Oculus Rift S is being retired in Spring, and Facebook tells us it won’t be releasing any new PC-only VR headsets.
The just-announced Oculus Quest 2, like the original Quest, supports Oculus Link- it can act as a PC VR headset via a USB cable.
In Link mode tracking, boundary system, controller input, TimeWarp and other core functionality is handled by the headset. If something goes wrong with your PC, you’re returned to your Quest’s virtual home environment. And with this core functionality running on external hardware, motherboard compatibility issues should be less prevalent.
Eliminating PC-only headsets from its lineup should allow Facebook to converge on this Android system software, no longer needing to maintain and feature-match a separate Windows version of tracking, Guardian, the menu, Home, and potential future features such as keyboard and couch tracking. It also means all new Oculus buyers can access Facebook’s Android-only offerings like live events and movie rentals.
Facebook says it’s “doubling down” on the Oculus Link strategy. Quest 2 has a 90 Hz display, which Link is slated to get support for later this year. The company’s engineers will also be “tackling compression” soon after launch. Unlike “real” PC headsets, Link sends a compressed video stream, but the Snapdragon XR2 is capable of decoding higher bitrates than before.
The original Quest’s Link mode was received fairly well, but it arrived six months after launch. Quest launched alongside Rift S- a dedicated PC-only product. Also priced at $399, Rift S sports a slightly higher refresh rate (80Hz vs 72Hz), wider controller tracking volume, and a far less front-heavy halo strap design.
With improved resolution, refresh rate, and comfort- alongside those planned Link software updates- Facebook claims Quest 2 could be “the best PC VR experience”.
Facebook’s goal won’t go without competition. This year’s hot new “real” PC VR headset, HP’s Reverb G2, opened preorders last month and should be shipping in October. The $599 price may seem steep in the face of a 64GB $299 Quest 2, but if you add the Elite Strap, Logitech Audio and Link Cable needed for a comparable experience Quest 2 actually clocks in at $526.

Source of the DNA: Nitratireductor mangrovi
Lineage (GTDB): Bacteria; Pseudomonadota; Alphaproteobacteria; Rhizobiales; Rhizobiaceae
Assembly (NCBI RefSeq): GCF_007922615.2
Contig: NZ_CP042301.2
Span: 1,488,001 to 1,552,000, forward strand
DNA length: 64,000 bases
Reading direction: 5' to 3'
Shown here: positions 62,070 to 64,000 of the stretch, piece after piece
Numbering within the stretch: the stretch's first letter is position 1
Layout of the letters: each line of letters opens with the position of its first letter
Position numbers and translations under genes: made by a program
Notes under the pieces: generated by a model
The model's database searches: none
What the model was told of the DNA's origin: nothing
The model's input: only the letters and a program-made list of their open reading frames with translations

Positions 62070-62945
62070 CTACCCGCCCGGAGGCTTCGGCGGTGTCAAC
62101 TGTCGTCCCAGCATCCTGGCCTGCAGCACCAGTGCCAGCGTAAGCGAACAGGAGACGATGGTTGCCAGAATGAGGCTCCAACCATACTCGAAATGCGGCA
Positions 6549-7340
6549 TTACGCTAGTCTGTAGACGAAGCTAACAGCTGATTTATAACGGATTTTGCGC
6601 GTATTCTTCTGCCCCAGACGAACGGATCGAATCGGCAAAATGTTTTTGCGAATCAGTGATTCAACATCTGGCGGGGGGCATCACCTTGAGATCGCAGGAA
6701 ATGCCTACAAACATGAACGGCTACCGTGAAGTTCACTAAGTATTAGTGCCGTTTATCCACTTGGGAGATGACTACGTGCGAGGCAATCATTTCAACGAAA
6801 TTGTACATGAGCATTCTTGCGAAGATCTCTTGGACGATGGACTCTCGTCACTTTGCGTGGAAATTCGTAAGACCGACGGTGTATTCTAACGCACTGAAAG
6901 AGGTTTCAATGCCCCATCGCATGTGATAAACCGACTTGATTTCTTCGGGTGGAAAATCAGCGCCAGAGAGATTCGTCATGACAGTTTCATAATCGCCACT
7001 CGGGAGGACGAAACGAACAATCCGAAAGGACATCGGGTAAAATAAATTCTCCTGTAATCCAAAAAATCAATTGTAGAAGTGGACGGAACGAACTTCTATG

But say you already have 3.5mm headphones (that fit) and a thin long USB cable. In that case, you could pick up a Quest 2 with Elite Strap for $348 and jump straight into PC VR.
Quest 1, although not ideal for PC VR, already represents 1 in 10 VR headsets used on Steam. Thanks to the Steam Hardware Survey, we should be able to track Quest’s 2 adoption for PC VR to see if this hybrid strategy really works.
Given the Link improvements are planned for soon after Quest 2’s launch, it’s not clear why Rift S remains on the market. We asked if the headset’s price is getting cut and were told it remains $399. Given its two year anniversary lands in Spring 2021, it’s possible this concludes an agreement with Lenovo (the product’s manufacturer and design partner). We’re not sure why anyone would still buy it though.
Will 90 Hz and higher bitrates, will Quest 2 really feel like a native PC headset? We’ll bring you our thoughts as soon as we get a chance to try that- but by ditching the Rift line Facebook is making a confident bet that it will.